# Difference between revisions of "Multiply sets"

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− | + | Multiplying across a result set allows for interest rates to calculated correctly. | |

+ | In this example we get the interest after 4 years imagine over the 4 years we have rates 5%, 4%, 5% and 3% adding these rates | ||

+ | to get 17% (£117) isn't correct instead the correct result is obtained differently. | ||

<div class='ht'> | <div class='ht'> | ||

<div class=params>schema:scott</div> | <div class=params>schema:scott</div> | ||

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</source> | </source> | ||

<div> | <div> | ||

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<p>We need to instead find the logarithm of the compound interest and then we need to sum that.</p> | <p>We need to instead find the logarithm of the compound interest and then we need to sum that.</p> | ||

<p>SELECT SUM(LN((rate/100)+1)) FROM interest</p> | <p>SELECT SUM(LN((rate/100)+1)) FROM interest</p> | ||

<p>Then we inverse or take the exponent of the logarithm with</p> | <p>Then we inverse or take the exponent of the logarithm with</p> | ||

<p>SELECT EXP(SUM(LN((rate/100)+1))) FROM interest</p> | <p>SELECT EXP(SUM(LN((rate/100)+1))) FROM interest</p> | ||

− | <p>and then finally to get the amount after 4 years we times this amount by 100 ( | + | <p>and then finally to get the amount after 4 years we times this amount by 100 (£100).</p> |

</div> | </div> | ||

<source lang='sql' class='def'>SELECT EXP(SUM(LN((rate/100)+1)))*100 | <source lang='sql' class='def'>SELECT EXP(SUM(LN((rate/100)+1)))*100 | ||

FROM interest</source> | FROM interest</source> | ||

− | <div class="ecomm e- | + | <div class="ecomm e-sqlserver" style="display: none"></div> |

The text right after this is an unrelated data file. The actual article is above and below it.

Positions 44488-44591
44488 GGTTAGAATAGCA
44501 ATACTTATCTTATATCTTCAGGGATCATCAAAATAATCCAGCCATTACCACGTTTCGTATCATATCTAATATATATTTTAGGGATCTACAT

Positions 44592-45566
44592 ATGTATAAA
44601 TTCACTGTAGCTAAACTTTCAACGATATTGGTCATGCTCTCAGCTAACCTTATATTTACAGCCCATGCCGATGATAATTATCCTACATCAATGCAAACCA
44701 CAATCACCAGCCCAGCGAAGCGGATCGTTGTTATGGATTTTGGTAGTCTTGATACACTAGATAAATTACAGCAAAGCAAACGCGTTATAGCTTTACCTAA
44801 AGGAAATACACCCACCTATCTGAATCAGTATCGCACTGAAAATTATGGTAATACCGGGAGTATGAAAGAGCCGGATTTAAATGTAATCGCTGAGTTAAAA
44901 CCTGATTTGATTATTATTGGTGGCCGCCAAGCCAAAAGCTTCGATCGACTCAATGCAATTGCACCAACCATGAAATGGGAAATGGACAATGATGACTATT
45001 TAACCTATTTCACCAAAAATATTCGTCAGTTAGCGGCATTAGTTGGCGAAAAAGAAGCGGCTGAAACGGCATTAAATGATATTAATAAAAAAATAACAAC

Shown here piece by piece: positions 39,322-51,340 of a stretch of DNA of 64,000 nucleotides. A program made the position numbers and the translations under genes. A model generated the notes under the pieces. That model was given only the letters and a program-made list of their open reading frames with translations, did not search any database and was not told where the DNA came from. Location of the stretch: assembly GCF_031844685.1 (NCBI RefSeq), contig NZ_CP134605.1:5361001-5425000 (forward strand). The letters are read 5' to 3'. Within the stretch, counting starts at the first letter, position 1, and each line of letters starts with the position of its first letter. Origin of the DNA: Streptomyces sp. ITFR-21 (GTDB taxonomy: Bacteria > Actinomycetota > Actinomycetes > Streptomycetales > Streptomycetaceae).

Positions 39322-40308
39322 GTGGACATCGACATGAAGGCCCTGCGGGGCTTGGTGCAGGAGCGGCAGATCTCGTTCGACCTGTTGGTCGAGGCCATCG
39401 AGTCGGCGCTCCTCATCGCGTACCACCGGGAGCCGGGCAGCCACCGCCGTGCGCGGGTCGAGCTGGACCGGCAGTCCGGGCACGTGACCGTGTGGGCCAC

</div> | </div> | ||

{{Hacks Ref}} | {{Hacks Ref}} |

## Revision as of 11:37, 2 August 2012

Multiplying across a result set allows for interest rates to calculated correctly. In this example we get the interest after 4 years imagine over the 4 years we have rates 5%, 4%, 5% and 3% adding these rates to get 17% (£117) isn't correct instead the correct result is obtained differently.

DROP TABLE interest

CREATE TABLE interest( yr INTEGER, rate INTEGER ); INSERT INTO interest VALUES (2002,5); INSERT INTO interest VALUES (2003,4); INSERT INTO interest VALUES (2004,5); INSERT INTO interest VALUES (2005,3);

We need to instead find the logarithm of the compound interest and then we need to sum that.

SELECT SUM(LN((rate/100)+1)) FROM interest

Then we inverse or take the exponent of the logarithm with

SELECT EXP(SUM(LN((rate/100)+1))) FROM interest

and then finally to get the amount after 4 years we times this amount by 100 (£100).

SELECT EXP(SUM(LN((rate/100)+1)))*100 FROM interest

Hack 10 Converting subqueries into joins

Hack 11 Converting aggregate subqueries into joins

Hack 16 Search for a String across columns

**Hack 24 Multiply Across a Result Set**

Hack 25.5 Splitting and combining columns

Hack 26 Include the rows your JOIN forgot

Hack 30 Calculate the maximum/minimum of two fields

Hack 33 Get values and subtotals in one shot

Hack 50 Combine tables containing different data

Hack 51/52 Display rows as columns

Hack 55 Import Someone Else's Data

Hack 62 Issue Queries Without Using a Table

Hack 63 Generate rows without tables

Hack 72 Extract a subset of the results

Hack 78 Break it down by Range

Hack 88 Test two values from a subquery